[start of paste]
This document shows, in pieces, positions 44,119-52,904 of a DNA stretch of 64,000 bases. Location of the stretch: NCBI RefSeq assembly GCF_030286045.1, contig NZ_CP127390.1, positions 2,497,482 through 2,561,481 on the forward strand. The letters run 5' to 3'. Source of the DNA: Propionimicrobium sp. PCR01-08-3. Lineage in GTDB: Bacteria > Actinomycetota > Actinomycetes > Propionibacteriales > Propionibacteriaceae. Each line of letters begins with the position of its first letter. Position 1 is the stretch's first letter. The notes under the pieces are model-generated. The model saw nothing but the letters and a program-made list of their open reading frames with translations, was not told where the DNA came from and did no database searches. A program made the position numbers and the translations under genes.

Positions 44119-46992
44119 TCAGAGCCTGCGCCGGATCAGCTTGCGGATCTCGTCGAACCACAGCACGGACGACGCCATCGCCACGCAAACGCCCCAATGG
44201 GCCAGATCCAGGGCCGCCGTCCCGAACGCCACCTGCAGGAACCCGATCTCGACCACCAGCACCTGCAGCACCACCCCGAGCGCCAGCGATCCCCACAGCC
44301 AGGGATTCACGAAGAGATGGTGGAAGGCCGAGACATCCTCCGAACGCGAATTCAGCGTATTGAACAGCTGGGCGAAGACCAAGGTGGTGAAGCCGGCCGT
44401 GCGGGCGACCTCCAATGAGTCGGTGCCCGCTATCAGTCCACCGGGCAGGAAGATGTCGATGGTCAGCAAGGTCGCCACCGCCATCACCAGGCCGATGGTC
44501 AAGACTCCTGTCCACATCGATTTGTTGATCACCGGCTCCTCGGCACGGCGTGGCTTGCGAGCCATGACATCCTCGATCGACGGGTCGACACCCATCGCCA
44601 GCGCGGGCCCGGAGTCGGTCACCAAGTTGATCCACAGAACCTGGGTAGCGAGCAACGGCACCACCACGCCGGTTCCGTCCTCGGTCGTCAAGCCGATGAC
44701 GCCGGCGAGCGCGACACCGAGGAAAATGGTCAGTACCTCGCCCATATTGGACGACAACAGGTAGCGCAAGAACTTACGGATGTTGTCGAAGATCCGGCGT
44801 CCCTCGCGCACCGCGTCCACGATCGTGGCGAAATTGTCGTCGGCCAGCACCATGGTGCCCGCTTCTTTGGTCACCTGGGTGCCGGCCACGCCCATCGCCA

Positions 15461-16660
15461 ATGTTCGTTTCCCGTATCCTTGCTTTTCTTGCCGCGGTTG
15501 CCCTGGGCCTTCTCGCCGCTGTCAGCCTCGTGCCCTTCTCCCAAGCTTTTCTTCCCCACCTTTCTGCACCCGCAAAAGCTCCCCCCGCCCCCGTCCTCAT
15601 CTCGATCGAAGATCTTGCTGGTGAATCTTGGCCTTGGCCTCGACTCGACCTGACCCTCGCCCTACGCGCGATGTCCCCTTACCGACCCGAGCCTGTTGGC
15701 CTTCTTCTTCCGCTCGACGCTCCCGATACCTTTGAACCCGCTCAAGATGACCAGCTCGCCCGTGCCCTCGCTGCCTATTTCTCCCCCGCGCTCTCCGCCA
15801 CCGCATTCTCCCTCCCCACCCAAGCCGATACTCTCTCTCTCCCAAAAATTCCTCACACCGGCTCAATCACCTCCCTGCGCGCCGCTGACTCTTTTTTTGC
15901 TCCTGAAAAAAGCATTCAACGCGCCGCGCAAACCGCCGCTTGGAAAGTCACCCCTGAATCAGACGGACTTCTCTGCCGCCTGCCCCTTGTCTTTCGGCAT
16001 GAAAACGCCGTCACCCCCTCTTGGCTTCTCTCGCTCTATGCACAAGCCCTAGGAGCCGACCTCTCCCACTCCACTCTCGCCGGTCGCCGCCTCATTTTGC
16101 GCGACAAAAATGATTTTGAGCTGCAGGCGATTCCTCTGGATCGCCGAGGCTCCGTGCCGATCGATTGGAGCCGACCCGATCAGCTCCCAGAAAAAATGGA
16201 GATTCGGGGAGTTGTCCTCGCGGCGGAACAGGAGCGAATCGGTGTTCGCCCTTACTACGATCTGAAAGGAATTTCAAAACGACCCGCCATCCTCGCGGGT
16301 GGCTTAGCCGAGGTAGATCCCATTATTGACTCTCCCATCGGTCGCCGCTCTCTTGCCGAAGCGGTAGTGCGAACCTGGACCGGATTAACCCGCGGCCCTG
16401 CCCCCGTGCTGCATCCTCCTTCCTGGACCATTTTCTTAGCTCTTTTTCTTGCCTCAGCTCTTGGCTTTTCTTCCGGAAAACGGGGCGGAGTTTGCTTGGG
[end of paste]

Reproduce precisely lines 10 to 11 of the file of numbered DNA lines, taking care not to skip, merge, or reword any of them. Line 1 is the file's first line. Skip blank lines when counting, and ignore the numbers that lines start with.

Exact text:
44801 CCCTCGCGCACCGCGTCCACGATCGTGGCGAAATTGTCGTCGGCCAGCACCATGGTGCCCGCTTCTTTGGTCACCTGGGTGCCGGCCACGCCCATCGCCA

Positions 15461-16660